Pre-built premium WordPress themes can reduce the initial cost of a website by eliminating the up-front cost of custom page designs and coding. Unfortunately, many of these themes can neglect accessibility standards that can leave a new website difficult to use for a significant audience.
Here is a list of three things we look for regarding accessibility when choosing a premium theme for our projects.
Restricted Customization Options
Themes have built-in customization options such as text color and size, background colors, navigation colors, and more, that allow website administrators to change the look and feel of the website through an easy-to-use interface. These customizations are necessary because one theme can be purchased by numerous buyers, and each buyer will have different requirements. All websites that use the same theme would look identical to each other without the ability to change the style of the site. Problems can arise if there are not enough customization options available.
Here’s an example of a common design pattern. The user lands on the home page and is greeted by a large image with some headline text and a button. The website’s logo and main navigation sit at the top overlaying the image. When the user scrolls down, the logo and navigation get smaller and a background color appears behind the navigation area.
Home page that's been scrolled down. The white navigation text over the semi-transparent white background makes the navigation difficult to read.
In this example, the theme author added customization options for the navigation text color and navigation background color when the website is scrolled. Unfortunately the link colors cannot be customized when scrolled, so the chosen link color has to work overlaying an image but also with a background color. This lack of customization severely limits the usable color palette and can lead to accessibility issues regarding color contrast and would require a website developer to fix. If you do not have access to a developer, try to use a hero image that is similar in color to the background color of your navigation bar. Read more about accessible color contrast here.
Motion and Animation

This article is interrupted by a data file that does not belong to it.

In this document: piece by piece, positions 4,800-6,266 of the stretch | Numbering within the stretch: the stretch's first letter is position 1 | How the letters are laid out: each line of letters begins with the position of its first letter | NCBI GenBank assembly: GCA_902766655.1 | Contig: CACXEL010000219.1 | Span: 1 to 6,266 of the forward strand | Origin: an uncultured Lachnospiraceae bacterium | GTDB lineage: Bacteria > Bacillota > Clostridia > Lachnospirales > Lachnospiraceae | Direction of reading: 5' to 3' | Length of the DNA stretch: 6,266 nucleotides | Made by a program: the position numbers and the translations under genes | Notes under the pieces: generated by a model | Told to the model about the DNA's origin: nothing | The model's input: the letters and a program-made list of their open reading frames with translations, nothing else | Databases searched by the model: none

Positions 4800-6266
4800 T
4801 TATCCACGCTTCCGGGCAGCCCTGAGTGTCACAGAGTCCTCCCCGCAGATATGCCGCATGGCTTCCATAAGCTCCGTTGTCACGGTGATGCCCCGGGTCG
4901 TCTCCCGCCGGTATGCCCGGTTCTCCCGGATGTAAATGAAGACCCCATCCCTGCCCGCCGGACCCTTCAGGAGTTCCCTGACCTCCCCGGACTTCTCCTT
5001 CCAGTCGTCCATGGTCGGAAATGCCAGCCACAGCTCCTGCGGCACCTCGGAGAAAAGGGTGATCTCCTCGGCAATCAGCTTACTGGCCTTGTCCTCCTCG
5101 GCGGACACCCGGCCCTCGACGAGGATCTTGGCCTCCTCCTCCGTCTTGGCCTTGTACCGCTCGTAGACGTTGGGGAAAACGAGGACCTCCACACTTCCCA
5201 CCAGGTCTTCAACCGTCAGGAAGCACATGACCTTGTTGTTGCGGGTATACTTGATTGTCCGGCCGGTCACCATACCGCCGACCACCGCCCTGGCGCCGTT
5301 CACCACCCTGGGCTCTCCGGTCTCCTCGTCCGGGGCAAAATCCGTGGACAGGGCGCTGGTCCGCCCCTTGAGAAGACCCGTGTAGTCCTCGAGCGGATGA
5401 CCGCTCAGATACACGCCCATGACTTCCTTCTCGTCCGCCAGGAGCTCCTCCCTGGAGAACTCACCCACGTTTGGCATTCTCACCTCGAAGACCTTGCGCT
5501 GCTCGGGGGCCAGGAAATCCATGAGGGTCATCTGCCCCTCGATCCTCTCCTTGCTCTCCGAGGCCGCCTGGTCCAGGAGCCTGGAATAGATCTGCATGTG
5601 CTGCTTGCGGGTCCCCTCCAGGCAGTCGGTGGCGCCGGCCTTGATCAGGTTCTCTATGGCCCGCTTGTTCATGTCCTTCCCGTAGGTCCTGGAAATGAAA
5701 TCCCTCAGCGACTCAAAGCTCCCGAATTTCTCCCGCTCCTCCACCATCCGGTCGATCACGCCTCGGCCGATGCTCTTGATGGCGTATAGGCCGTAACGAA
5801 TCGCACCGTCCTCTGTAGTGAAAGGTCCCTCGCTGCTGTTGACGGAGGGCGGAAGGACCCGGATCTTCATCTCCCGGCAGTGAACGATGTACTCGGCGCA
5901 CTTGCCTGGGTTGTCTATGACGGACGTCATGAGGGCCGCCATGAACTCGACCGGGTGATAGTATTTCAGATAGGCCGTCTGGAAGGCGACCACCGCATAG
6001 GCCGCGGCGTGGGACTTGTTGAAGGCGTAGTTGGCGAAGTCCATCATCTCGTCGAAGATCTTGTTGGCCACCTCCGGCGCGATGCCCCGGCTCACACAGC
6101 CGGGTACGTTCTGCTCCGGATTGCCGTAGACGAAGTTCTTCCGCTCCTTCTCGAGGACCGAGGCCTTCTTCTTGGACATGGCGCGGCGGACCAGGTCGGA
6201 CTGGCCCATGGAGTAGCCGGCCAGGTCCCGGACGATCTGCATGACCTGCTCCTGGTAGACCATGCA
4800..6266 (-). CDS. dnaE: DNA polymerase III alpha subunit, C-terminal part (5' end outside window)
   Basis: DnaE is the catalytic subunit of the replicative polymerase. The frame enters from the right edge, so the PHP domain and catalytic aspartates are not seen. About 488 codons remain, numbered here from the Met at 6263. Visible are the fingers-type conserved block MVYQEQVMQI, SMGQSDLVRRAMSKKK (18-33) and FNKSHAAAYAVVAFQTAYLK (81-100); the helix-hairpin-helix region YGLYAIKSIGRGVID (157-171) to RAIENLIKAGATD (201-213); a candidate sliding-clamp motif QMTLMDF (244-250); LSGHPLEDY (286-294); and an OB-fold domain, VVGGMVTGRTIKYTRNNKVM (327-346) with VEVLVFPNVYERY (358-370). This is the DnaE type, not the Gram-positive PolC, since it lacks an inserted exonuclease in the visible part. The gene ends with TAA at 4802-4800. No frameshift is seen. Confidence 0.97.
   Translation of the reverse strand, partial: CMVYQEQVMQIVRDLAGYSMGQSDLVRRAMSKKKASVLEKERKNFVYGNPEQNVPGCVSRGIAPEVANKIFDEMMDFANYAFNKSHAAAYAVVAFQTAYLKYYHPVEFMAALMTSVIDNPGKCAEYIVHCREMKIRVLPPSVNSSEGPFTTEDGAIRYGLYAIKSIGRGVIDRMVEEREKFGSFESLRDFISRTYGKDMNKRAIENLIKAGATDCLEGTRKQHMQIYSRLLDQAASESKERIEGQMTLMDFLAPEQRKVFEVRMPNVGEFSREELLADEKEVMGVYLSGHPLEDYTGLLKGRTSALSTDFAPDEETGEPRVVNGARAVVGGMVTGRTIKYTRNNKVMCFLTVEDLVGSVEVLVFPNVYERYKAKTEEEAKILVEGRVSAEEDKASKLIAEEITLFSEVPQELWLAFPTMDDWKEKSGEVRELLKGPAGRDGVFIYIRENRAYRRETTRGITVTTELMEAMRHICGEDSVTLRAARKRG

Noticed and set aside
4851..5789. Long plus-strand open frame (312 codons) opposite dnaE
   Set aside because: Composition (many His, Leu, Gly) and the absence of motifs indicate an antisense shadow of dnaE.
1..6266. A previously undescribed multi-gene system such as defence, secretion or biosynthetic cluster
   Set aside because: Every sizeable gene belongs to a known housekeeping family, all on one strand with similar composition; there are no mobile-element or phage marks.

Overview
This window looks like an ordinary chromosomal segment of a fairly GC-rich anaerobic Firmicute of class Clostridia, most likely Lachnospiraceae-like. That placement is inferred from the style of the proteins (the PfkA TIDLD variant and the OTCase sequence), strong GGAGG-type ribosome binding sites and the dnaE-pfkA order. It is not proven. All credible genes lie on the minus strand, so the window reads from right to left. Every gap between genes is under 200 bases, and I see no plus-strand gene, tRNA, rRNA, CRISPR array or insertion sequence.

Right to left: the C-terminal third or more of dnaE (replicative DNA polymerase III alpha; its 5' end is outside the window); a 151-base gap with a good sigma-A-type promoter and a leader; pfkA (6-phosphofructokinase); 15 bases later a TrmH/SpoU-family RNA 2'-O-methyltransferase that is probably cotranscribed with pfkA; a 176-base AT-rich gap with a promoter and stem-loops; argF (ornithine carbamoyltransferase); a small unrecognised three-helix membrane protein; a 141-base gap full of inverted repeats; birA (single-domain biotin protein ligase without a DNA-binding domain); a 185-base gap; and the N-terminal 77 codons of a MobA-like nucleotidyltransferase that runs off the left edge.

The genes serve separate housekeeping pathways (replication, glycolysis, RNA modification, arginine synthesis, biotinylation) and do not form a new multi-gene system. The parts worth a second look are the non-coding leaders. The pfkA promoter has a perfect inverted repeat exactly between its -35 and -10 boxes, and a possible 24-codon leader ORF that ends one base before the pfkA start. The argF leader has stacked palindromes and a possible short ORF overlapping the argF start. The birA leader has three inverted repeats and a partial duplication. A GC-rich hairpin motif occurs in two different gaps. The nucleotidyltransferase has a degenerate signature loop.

Theme authors, like real-estate agents, utilize curb appeal to help sell themes. When a customer is trying to decide on which theme to buy, they’ll have to sift through sample websites created by theme authors that are meant to demonstrate all that’s possible with each theme. This often means the author will throw everything at the customer except the kitchen sink in an effort to “wow” the customer. Unfortunately, a lot of this curb appeal comes at the expense of accessibility best-practices, especially when it comes to motion and animation.
Elements that fly, grow, fade, or morph onto the screen as the user scrolls is a trend that started around the time that parallax scrolling became a thing. Many themes, by default, have this effect already in place so it gets published along with the new website.
Scrolling animation sample of a typical WordPress theme. This is a screen capture of the theme Azoom.
However, users with epilepsy, motion sickness, or a variety of vestibular disorders can be negatively affected by this movement. In order to pass accessibility compliance for animation (WCAG 2.1, Success Criterion 2.3.3 for those interested), these animations need to be able to be disabled without breaking the web page. Users can opt-in to disable animations globally in macOS or Windows, but often times the animation effects do not have a good fallback when disabled, thus severely limiting the web page’s usability.
A good rule of thumb is to turn off all animations in the theme, then selectively add motion when it directly enhances the content while also testing to make sure it works when the user has chosen to reduce motion. Here's more information on the reduce motion settings for multiple operation systems.
Improper Structural Code
Proper HTML structural code is important for (at least) two reasons. First, it provides context for external tools such as search engines about the content and structure of your website. Secondly, it's important for accessibility because proper structure provides assistive technology with clues and landmarks about how to navigate the web page. Here's a video demonstrating VoiceOver, the built-in screen reader for macOS.
An example of this is dealing with page headings. Most WordPress themes use some sort of page builder plugin, so adding a page heading is as easy as dragging a heading module to the page and typing in your page heading text. There are potentially a few problems that can arise, however.
Page headers in HTML consist of header tags with levels 1–6: <h1>, <h2>, <h3>, <h4>, <h5>, <h6>. The numbers represent levels, such as in an outline. So, for example, the Wikipedia entry for dog contains the following headers with the outline level denoted in parenthesis:
- Dog (1)
- Terminal (2)
- Taxonomy (2)
- Origin (2)
- Biology (2)
- Anatomy (3)
- Size and weight (4)
- Senses (4)
- … (4)
- Health (3)
- Lifespan (4)
- Reproduction (3)
- Neutering (4)
- Inbreeding depression (3)
- Anatomy (3)
- … (2)
Depending on which page builder plugin the theme is using, you may not be able to select the level for your heading, thus providing an inaccurate page outline. Another problem is that themes will have a default font size, color, and style for each heading level but the heading module will not allow that style to be changed, so the page author will select the heading level based on how they want the heading to look instead of choosing the proper heading level and restyling it.
Unless you know what to look for, the initial savings of using a pre-build premium theme can easily be eaten up by making the theme meet minimum accessibility compliance. On projects where we're using premium themes for clients, we handle this accessibility inspection up front so the finished website launches on budget and is accessible